Birds are among the most eye-catching and beloved creatures. These ‘feathered bipeds’ have fascinated human beings due to their colourful plumage, ability to produce a range of sounds, migration patterns and various behaviours which showcase their intelligence and creativity. Bird books are very popular, providing a wealth of knowledge for birding enthusiasts the world over.
The pocket guide ‘Birds of Hampi’ by Samad Kottur describes 230 avian species found in and around the famous Hampi ruins in the southern state of Karnataka. As the area attracts a large number of national and international tourists, the book will serve as an accurate and informative guide to the birds of the region. It is equally useful for students, researchers, ornithologists and bird lovers to explore and learn about the diverse bird population of this area. The book is illustrated with image of each species accompanied with their key descriptive characteristics and breeding plumage. Brief mention of habitat will help beginners to understand the region as well. As it is to serve primarily as a field guide, it is not a complete substitute to more detailed bird books of India, but it is a good introduction to birds of this specific area.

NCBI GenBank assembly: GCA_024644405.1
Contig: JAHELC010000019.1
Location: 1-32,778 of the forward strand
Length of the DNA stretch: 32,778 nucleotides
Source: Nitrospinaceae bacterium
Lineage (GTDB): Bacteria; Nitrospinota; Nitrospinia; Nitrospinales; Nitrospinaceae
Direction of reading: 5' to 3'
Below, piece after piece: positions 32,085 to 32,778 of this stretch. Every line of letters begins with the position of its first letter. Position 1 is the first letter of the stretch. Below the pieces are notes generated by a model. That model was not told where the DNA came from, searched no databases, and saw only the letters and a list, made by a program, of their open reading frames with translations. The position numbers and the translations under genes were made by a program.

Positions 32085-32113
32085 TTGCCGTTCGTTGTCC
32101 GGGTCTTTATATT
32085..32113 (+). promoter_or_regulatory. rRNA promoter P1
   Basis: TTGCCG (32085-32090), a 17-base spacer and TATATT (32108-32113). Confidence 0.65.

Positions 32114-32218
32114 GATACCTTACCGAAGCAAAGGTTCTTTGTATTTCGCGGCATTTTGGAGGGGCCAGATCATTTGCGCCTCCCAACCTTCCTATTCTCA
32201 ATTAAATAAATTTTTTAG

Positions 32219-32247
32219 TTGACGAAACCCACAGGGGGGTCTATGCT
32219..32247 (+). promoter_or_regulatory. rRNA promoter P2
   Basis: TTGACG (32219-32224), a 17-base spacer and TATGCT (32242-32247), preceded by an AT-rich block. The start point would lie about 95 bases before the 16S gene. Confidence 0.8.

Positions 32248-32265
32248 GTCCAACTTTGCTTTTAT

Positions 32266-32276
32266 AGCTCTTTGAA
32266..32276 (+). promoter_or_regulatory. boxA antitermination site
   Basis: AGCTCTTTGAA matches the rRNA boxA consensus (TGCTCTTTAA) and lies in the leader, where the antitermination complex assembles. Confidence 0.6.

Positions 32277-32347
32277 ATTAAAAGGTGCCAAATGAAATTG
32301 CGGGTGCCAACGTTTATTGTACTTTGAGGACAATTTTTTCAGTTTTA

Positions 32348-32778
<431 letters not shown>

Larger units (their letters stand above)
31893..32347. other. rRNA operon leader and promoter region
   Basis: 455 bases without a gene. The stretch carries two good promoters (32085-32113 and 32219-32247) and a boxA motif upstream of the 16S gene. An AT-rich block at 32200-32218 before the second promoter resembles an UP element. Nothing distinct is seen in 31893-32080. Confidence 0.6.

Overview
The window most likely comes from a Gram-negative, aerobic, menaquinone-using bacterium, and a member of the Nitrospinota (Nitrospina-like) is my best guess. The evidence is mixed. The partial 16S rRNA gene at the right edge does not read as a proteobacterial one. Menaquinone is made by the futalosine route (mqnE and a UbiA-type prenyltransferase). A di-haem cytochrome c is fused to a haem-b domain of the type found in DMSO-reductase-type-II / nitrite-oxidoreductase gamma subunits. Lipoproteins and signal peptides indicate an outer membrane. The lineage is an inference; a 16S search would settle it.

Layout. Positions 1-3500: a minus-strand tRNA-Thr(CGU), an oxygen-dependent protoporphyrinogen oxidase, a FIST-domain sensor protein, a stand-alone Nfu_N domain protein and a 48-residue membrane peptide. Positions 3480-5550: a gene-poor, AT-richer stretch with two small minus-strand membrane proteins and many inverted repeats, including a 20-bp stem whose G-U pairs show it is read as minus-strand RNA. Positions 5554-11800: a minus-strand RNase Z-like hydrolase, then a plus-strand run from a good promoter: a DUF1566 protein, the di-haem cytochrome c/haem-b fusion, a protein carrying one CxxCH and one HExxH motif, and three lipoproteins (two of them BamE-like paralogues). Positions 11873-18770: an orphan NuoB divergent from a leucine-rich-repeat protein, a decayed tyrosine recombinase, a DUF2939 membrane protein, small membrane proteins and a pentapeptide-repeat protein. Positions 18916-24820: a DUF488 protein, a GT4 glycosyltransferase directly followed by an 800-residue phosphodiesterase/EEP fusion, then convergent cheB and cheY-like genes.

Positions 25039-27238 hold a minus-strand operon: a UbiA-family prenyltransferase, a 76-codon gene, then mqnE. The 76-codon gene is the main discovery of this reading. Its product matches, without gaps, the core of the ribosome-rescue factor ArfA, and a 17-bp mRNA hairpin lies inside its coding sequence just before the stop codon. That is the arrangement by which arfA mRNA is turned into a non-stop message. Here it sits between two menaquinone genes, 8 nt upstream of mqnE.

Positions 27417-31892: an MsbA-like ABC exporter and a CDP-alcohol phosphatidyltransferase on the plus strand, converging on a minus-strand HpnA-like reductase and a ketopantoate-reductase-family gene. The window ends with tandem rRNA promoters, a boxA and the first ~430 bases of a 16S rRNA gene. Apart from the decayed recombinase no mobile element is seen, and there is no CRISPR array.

The Bombay Natural History Society and BirdLife International have selected Hampi as an Important Bird Area (IBA) as it holds a significant population of the Yellow-throated Bulbul Pycnonotus xantholaemus, a globally threatened species. More than 100 years ago, Allan Octavian Hume saw about 20 pairs in June 1901 in Bellary district and they have been observed by bird lovers and nature enthusiasts ever since. This endemic Indian bird species is restricted to the southern Deccan plateau. Protection of its dry, scrub, thorny habitat in Hampi vicinity is essential to conserve this unique species. In my book Important Bird Areas of India that came out in
2004, I had written, “Not much is known about other birds of this area. This is one of the few sites in India selected as an IBA only on the basis of one known globally threatened species.” Samad’s book has ably addressed this gap in our knowledge of the bird life of this interesting historical region in this book.